Older people should benefit from a new easy-to-understand guide to home care and human rights, which has been published by the Equality and Human Rights Commission.
Available to older people and their families and friends in England and Wales, the publication aims to ensure that people know they are entitled to a home care service that respects their human rights, regardless of how it is funded.
It also provides information on what to do and how to complain if people feel those rights are being placed at risk by those working in nursing jobs or other home care roles.
Baroness Sally Greengross, who led the commission's recent home care inquiry, said: "We hope that this guide will offer a lifeline to older people and their support networks in helping them to understand what their rights to home care are.
"Choosing a home care service for yourself or a loved one can be a complicated and emotional process, so any help the commission can offer to provide clarity has to be a good thing."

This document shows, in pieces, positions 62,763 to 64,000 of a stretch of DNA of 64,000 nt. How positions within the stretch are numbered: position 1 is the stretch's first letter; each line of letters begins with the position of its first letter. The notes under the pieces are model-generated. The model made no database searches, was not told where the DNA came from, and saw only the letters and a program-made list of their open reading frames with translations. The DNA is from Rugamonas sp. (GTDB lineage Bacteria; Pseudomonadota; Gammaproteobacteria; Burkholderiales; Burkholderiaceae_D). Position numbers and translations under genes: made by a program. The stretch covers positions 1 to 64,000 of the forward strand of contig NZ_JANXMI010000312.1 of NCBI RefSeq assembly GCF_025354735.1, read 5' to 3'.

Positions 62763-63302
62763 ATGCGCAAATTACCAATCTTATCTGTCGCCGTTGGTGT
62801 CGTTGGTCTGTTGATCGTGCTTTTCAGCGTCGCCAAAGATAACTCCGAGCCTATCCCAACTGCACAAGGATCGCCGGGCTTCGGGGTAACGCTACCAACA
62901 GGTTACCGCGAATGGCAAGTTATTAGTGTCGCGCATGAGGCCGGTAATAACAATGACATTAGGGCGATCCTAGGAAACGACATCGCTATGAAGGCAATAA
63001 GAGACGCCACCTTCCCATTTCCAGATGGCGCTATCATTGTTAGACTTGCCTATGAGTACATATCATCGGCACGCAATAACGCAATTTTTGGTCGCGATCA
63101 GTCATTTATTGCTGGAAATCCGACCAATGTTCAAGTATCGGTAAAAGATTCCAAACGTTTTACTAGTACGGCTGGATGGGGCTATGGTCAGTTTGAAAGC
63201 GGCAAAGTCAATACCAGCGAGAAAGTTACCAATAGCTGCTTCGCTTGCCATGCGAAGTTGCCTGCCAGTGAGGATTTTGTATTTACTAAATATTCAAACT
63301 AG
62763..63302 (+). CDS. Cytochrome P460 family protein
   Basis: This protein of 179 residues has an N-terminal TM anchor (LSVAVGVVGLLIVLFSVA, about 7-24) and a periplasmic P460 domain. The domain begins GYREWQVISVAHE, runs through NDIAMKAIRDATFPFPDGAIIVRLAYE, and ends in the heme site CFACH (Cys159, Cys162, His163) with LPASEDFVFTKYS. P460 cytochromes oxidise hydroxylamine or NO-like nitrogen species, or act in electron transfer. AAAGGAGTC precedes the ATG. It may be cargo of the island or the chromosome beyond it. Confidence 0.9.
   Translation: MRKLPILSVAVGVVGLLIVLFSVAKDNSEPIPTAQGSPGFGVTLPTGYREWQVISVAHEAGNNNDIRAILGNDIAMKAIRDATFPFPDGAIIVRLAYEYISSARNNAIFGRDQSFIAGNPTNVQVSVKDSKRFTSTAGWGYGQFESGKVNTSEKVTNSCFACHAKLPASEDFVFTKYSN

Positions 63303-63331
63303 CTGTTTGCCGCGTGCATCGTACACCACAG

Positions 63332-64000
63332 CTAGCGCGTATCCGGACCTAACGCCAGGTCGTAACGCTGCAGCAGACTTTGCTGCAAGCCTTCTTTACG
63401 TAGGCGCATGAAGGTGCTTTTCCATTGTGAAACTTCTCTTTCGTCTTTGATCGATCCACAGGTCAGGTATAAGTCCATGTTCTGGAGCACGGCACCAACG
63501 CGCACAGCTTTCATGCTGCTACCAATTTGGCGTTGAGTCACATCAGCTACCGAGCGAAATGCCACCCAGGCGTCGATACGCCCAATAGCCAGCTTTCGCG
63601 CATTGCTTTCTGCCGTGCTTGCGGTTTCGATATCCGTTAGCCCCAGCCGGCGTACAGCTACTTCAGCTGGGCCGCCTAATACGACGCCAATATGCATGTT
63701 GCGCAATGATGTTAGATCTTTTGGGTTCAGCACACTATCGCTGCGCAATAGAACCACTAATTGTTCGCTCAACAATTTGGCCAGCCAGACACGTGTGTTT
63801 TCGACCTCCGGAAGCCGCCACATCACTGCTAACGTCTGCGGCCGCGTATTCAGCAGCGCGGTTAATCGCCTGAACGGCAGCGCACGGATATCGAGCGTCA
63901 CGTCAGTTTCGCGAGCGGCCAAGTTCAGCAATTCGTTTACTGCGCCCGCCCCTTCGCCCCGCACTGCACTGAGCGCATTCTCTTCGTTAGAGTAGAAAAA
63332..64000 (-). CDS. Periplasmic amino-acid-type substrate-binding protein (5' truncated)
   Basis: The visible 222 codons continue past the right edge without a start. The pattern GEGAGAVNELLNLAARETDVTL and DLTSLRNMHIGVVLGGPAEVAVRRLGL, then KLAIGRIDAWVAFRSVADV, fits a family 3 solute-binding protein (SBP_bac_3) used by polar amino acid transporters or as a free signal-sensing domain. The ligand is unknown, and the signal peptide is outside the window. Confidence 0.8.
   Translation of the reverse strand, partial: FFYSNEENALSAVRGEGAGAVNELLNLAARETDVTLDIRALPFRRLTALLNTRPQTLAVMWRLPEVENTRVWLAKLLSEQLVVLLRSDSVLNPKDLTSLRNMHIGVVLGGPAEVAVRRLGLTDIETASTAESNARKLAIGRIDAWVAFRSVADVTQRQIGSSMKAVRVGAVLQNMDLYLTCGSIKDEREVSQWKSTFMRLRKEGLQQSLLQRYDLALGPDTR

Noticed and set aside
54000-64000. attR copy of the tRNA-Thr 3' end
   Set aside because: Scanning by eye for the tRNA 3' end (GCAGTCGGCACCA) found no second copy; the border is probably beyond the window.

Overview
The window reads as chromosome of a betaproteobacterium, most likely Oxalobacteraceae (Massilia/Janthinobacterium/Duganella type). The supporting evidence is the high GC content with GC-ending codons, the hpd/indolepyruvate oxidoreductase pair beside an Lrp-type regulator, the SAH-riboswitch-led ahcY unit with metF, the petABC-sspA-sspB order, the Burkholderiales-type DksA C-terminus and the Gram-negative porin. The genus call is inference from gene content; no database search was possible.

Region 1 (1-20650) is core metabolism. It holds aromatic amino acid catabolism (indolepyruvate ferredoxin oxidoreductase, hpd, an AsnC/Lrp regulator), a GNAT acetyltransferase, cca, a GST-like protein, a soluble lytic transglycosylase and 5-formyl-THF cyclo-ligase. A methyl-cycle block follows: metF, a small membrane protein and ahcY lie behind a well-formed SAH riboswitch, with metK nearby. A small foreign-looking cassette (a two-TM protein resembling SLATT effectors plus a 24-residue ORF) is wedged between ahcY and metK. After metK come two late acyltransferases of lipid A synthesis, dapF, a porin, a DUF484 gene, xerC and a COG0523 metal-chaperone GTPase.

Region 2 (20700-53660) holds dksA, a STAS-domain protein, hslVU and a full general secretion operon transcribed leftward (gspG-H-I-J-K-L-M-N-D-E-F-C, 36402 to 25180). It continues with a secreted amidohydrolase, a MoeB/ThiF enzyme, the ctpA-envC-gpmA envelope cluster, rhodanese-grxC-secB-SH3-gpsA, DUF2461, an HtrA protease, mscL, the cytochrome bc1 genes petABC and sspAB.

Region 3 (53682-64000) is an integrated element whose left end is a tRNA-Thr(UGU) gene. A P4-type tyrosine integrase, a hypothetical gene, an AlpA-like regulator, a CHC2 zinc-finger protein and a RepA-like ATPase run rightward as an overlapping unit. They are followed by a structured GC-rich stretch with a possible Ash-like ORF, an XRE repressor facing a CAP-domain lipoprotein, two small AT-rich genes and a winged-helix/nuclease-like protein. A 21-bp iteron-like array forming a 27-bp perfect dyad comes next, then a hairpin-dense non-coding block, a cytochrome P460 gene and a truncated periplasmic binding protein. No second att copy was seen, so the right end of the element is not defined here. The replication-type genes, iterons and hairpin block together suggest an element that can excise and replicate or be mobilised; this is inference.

Gary Fitzgerald, chief executive of the organisation Action on Elder Abuse, welcomed the guide's publication.
He revealed that in the charity's experience, older people "often do not know their rights, and can find it difficult to raise concerns about the quality and reliability of their care".
Age UK's director general, Michelle Mitchell, also welcomed the guide, which she described as "clear and concise".
The charity is concerned that many older people's health and dignity is at risk and wants care givers to focus on "the needs of individuals rather than ... a tick box list of tasks to be completed within a set time".
Ms Mitchell also pointed out that home care takes place behind closed doors, meaning it is out of sight of local authorities and regulators.
"Our hope is that [the new guide] will help give people the confidence to stand up for their rights and take action against poor care, abuse and neglect," she added.
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